Welcome to the UCL European Institute, UCL's hub for research, collaboration and information on Europe and the European Union.
The age-old question of what holds our societies together re-emerges periodically, particularly in times of crisis. In a world ever more globalised and virtual, the answer is often cast in terms of "trust", with its pivotal role as regularly called upon as its health called into question. How has trust risen to this centrality, and is it all as straightforward as it seems?
Dr Uta Staiger
13 August 2014
Starts: Aug 13, 2014 12:00:00 AM
Juncker’s nomination was not a sudden, not an unexpected and not even a distinct event. Neither does it spell
an end to the European Council’s dominance in constitutional politics or
make EU reform less likely.
Dr Christine Reh
2 July 2014
Starts: Jul 1, 2014 12:00:00 AM
As a closer look at the European
Parliament Elections in Central and Eastern Europe suggests, it may be
non-voting, rather than populist protest voting, which could prove the
long-term threat to sustainability of the EU’s troubled democratic
Dr Sean Hanley
2 June 2014 More...
Starts: Jun 2, 2014 12:00:00 AM
Negotiating Religion: Inquiries into the History & Present of Religious Accommodation
Publication date: Jan 25, 2013 12:00:00 AM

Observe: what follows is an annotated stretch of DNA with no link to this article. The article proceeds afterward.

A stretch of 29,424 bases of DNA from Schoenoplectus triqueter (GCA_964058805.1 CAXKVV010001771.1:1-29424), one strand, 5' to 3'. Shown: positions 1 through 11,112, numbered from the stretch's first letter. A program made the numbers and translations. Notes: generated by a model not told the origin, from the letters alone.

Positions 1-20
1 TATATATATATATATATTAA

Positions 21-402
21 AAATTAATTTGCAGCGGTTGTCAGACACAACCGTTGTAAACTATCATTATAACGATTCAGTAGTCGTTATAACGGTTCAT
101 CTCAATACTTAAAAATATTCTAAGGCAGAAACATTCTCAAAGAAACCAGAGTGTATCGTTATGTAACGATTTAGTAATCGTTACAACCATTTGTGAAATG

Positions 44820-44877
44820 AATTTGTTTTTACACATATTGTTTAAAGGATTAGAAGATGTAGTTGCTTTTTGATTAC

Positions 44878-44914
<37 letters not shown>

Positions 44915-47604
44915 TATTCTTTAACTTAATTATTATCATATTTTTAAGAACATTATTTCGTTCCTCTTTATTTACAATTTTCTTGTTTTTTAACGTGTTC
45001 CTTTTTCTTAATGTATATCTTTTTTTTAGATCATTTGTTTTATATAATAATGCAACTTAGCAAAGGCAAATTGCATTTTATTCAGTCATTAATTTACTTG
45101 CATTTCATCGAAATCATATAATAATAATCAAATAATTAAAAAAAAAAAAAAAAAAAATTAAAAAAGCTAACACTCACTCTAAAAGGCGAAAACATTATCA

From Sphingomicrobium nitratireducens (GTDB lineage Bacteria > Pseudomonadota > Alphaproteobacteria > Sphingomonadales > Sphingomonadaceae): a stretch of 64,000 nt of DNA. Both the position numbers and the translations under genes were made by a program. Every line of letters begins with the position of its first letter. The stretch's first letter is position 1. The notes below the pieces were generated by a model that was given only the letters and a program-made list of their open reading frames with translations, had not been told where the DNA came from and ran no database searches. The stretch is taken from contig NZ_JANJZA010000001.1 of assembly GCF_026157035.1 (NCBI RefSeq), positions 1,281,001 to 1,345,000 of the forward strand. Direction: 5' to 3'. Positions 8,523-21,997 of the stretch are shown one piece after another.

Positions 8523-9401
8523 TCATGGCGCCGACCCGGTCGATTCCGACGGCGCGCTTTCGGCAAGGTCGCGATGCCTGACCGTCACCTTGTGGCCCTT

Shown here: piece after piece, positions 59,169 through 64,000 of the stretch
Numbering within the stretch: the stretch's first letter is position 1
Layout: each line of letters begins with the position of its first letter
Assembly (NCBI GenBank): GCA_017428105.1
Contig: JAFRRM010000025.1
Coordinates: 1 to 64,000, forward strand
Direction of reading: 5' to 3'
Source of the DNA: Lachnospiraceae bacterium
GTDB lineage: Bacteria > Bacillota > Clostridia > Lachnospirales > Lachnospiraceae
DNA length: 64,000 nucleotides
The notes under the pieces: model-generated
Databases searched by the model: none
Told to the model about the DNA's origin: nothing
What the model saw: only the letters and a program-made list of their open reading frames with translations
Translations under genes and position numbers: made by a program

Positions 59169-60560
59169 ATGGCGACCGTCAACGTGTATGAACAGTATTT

May 1, 2013 2:00:00 PM
End: May 1, 2013 6:00:00 PM
1 May 2013
Please visit Eventbrite to register
Throughout history, religious belief and religious affiliation have been powerful factors in shaping human societies. They have defined individual identities and communities, governed the relationship between commonwealths, and inspired human creativity. Religious visions, hopes and fears also stimulated conflict and unleashed violence. For an overwhelming and growing majority of people living on our planet today, religious belief answers questions central to their existence. It allows them to cope with difficult or decisive moments and structures everyday life. It seems that over the past generations, differences regarding the place and role of religious belief have grown considerably. In a world marked more than ever before by migration and global connectivity, societies which tend towards religious neutrality or indifference need to define anew their relationship to communities with strong religious commitments. In the past as well as today, the relationship between individual and community, between different confessions and religious communities, between these communities and the state, are negotiated in complex processes of moderation, sometimes involving conflict or even violence.
This conference is the closing event of a four-worshop series which took place at UCL in 2010-12. It offers a cross-disciplinary assessment of these different forms in which religious identity, commitment and community are negotiated in the contemporary world. Without claiming to exhaust the topic, it proposes to look at the agents, procedures and outcomes of these negotiations, and hopefully will evaluate the potentials and limits of negotiation of religion.
- Ben Kaplan (UCL): Negotiating Religious Differences in Europe in the Wake of the Reformations
- Maleiha Malik (KCL): Protecting Freedom of Religion in the Secular Age
- Cécile Laborde (UCL): Religion without God, and Some Problems with Liberal Neutrality
- Craig Calhoun (LSE): Secularism without Disenchantment?
This event is supported by:
UCL European Institute, The UCL Global Law Institute